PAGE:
It is not enough to just focus on one field of study and SMU, through its curriculum, ensures that its students go through a broad-based education and gain the skills to take on an increasingly globalised, digital economy.  

The School of Social Sciences introduced a new major in Politics, Law and Economics (PLE) in 2016 to develop in students an understanding of global political and economic transformations within legal frameworks.

The PLE programme prepares students for leadership roles in diverse careers, from public service and consulting to foreign affairs and research.

In line with Singapore’s Smart Nation vision, SMU’s School of Information Systems (SIS), in collaboration with the School of Social Sciences, offers an interdisciplinary major in Smart-City Management & Technology to nurture graduates who possess the skills in integrating technology, social sciences and management for innovating smart city solutions.

This major cross-trains students with skills in data analytics and solution development skills and critical thinking in policy, business and social implications of smart city innovations.

Says Professor Pang Hwee Hwa, dean of SIS: “Students will be able to innovate IT solutions to achieve intended business, social and environmental outcomes. They also have opportunities to participate in the development of cutting-edge smart city solutions through the school’s existing strong partnerships with the industry.”

To meet changing job and market demands, the SIS revamped its curriculum last year to emphasise creating innovative computing and information solutions for business and society. During the first two years of study, the focus is on creating business and social value by developing IT solutions using innovation methods and emerging technologies.

From their third year of study, students will focus on deepening their Consultant & Business Analyst and/or Advanced Technical knowledge during their final two years comprising of these specialisation tracks: Financial Technology, Business Analytics, Digital Business Solutioning, Cybersecurity, Software Development, and Artificial Intelligence.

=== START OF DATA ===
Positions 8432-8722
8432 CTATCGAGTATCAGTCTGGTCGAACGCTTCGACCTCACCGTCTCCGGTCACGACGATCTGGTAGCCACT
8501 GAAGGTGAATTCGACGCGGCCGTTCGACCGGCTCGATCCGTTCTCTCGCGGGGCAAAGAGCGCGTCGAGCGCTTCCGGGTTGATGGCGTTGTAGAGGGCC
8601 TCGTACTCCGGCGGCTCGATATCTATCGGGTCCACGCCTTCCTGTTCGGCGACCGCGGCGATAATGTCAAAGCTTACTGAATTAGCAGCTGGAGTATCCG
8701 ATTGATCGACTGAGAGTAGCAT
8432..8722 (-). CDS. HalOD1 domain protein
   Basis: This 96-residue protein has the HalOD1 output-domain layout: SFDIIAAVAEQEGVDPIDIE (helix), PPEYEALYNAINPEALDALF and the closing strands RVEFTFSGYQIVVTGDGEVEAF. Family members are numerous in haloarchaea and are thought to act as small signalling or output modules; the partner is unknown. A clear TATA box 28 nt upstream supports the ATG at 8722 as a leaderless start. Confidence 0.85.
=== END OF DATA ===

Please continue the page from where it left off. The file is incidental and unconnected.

“The emergence of new industries such as Fintech, widespread use of analytics across industries and coming-of-age technologies such as the Internet of Things, artificial intelligence and business intelligence demand a new breed of employees.

“The changes to the Bachelor of Science (Information Systems) curriculum will train students to use emerging technologies for developing end to end solutions required by businesses and society,” says Prof Pang.

Going beyond the classroom and making meaningful impact

Through SMU-X, an experiential learning framework introduced in 2015, undergraduates learn to tackle real-world opportunities by taking on projects from companies and community organisations.

SMU-X modules, which are available to undergraduates across all disciplines, combine academic with experiential learning through projects. The modules challenge students to use their disciplinary knowledge and skills to solve real world problems through interdisciplinary approaches.

SMU collaborates with industry partners from corporate, non-profit and government-sector organisations, and invites them to bring the challenges and issues that they face into the classroom where students then apply what they have learnt practically, and create meaningful impact.  The university’s partners and faculty are involved in active mentoring so the students benefit most out of this deep relationship.

Says Prof Lim Kian Guan, Vice Provost (Undergraduate Matters): “SMU-X not only promotes greater connection across school boundaries, it also benefits research and exposes students to more opportunities. By deep diving into current and actual problems and constraints, SMU-X courses can accelerate our students’ learning to go beyond hypothetical classroom exercise.”

To encourage creative and open collaboration, lessons are conducted by faculty and industry professionals in a flexible learning environment such as at the SMU Labs, a trend-setting co-study, co-work space for students.

Correction note: This article has been edited to reflect changes made after client's clarification of information provided earlier.